Dora Award-winning actress, creator, teacher and director Michelle Polak will mark her 25nd anniversary with Theatre Gargantua by playing the role of Roula in the world premiere of Reflector, which runs from Nov. 2-18 at Theatre Passe Muraille in Toronto.
Reflector is an image-rich, highly physical piece, which is loosely inspired by the world’s reaction to the photo of Alan Kurdi, the drowned Syrian boy whose stirring image created an incredible outcry. Reflector explores the power of imagery, as a means of communication and inciting people to action. Reflector uses Theatre Gargantua’s trademark physical style and multi-disciplinary approach to present the story.
Polak’s character, Roula, has a specific condition called hyperthymesia. “It is a condition that very few people have. Approximately around puberty, they have an autobiographical memory of every date, every hour, and they review it in exact detail,” explains Polak.
“What unites all the characters is that they have all had a shocking response to this one photograph. When that photo of Alan Kurdi hit the news, as artists, we responded, and as a world, we responded. So in Reflector, we were looking at this idea of the hopefulness around how this one image did change the world and mobilized a movement.”
The fictionalized characters all find themselves in the office of a neuroscientist who is studying the brain and how it works. Each character has a different response to the photograph.
“When I go on stage, it is a heart gift,” she says. “I will give all of myself for the 90 minutes and if people respond and take something from it, then I know I have done my job. I think we are living at a time right now where we can choose what lens (to) look through. If we continuously gaze through the lens of darkness and despair, that is all we will see. For the most part, humans are wonderful.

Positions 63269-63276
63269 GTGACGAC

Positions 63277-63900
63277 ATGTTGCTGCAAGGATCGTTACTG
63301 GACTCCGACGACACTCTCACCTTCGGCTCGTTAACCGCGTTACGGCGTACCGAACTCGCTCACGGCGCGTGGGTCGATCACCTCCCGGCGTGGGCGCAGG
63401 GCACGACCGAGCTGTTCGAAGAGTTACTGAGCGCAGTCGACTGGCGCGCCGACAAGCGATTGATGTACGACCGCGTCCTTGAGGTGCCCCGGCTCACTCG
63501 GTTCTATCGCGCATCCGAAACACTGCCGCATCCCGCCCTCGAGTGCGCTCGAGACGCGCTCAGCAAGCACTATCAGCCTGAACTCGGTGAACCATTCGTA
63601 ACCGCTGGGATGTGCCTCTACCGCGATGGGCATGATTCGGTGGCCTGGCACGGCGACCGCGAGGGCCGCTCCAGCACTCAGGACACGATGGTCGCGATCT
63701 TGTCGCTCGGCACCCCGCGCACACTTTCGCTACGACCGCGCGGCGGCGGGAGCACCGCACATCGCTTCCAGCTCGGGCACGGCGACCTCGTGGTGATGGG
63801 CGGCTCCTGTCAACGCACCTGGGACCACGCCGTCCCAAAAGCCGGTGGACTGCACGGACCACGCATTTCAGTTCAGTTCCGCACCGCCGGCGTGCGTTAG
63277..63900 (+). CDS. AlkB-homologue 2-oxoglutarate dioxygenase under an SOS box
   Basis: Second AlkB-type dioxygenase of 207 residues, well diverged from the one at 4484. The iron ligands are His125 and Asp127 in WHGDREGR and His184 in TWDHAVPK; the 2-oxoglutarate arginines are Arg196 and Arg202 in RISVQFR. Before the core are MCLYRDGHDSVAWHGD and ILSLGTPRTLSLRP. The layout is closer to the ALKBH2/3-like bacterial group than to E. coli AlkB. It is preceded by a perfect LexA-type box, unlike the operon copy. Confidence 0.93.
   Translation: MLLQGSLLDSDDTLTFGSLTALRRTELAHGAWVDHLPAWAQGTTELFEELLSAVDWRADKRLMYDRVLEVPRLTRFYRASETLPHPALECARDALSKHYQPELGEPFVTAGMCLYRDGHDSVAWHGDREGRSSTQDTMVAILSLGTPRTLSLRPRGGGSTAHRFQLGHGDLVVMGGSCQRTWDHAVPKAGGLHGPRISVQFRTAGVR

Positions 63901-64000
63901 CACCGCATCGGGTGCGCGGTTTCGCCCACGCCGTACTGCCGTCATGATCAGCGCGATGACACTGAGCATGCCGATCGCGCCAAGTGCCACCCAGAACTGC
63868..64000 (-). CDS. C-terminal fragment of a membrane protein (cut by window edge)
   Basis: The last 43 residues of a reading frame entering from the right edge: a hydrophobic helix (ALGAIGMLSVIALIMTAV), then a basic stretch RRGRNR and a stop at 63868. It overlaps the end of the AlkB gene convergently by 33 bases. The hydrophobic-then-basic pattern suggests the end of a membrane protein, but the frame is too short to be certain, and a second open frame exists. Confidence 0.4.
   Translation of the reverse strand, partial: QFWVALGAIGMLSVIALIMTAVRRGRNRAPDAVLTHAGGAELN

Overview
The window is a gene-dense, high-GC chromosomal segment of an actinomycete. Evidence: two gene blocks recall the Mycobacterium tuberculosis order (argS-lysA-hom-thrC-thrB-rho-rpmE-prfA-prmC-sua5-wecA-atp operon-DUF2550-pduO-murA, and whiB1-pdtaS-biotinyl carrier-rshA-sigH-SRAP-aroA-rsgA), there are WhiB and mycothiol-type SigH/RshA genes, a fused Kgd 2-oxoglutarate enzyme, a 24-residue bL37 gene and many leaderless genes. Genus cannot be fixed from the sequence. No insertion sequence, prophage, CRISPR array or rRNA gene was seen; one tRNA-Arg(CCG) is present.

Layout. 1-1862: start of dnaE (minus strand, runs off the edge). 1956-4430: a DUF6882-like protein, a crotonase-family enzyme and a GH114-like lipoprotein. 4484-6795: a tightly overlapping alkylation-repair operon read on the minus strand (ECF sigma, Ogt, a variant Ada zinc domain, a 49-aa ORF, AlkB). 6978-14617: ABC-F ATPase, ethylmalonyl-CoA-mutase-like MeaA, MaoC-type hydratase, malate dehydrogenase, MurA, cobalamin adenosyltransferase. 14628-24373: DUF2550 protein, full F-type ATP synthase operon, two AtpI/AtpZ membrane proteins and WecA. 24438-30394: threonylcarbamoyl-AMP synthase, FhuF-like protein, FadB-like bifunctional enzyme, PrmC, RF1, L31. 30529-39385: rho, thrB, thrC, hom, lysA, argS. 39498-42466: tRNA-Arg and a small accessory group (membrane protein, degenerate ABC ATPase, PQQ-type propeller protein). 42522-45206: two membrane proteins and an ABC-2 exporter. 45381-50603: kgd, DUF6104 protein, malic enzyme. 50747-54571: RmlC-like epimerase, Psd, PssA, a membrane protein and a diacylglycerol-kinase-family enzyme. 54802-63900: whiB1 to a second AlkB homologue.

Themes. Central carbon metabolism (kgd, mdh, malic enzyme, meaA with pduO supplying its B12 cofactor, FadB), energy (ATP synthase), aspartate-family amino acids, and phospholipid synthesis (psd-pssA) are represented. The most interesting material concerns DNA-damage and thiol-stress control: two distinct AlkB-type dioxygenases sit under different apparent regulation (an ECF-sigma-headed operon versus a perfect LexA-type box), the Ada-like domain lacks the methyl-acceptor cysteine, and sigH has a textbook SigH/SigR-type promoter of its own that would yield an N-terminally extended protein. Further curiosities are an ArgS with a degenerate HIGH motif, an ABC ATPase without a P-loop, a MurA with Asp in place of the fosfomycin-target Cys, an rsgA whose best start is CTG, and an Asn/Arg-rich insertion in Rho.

“The news is pushing all of the horror, but there are beautiful stories of heroism and random acts of kindness, and if one photograph can change the world and mobilize us to bring our best selves forth … that is extremely hopeful.”
Polak attended Hebrew school, but became a non-believer because she couldn’t believe that God would kill babies during the Holocaust.
Three years ago, she came across Shir Libeynu, a modern Jewish congregation led by Rabbi Aviva Goldberg, who is queer, as is Polak.
“I found myself able to question and to find rich meaning in the parts of Judaism that resonate and discard the parts that don’t resonate and still feel welcomed,” she said.
“I am being led by a very strong, powerful thinker – a woman who leads with inclusivity.… In some places, homosexuality is forbidden, so I didn’t know if I had a place in this religion. The religion is about debating and questioning and that is how being Jewish affects my work.”
Through this experience, she began researching her Jewish history. Polak’s Dutch grandfather was an Auschwitz survivor, but many of her family members were wiped out during the Holocaust and those who survived were left wandering, looking for a home. Polak says she couldn’t watch another group of displaced people, like the Syrians, without responding immediately through her art and her political activism.
For Polak, who has graced stages in Canada, the U.K., Australia and New Zealand, and is a mother of two and step-mother to three, Reflector’s message hit home. She is a founding parent of The Globe Community School, which focuses on social justice, environmentalism and activism. The school privately mobilized and sponsored a family of 10 from Syria.
Reflector was conceived and directed by Jacquie P.A. Thomas and written by Michael Spence.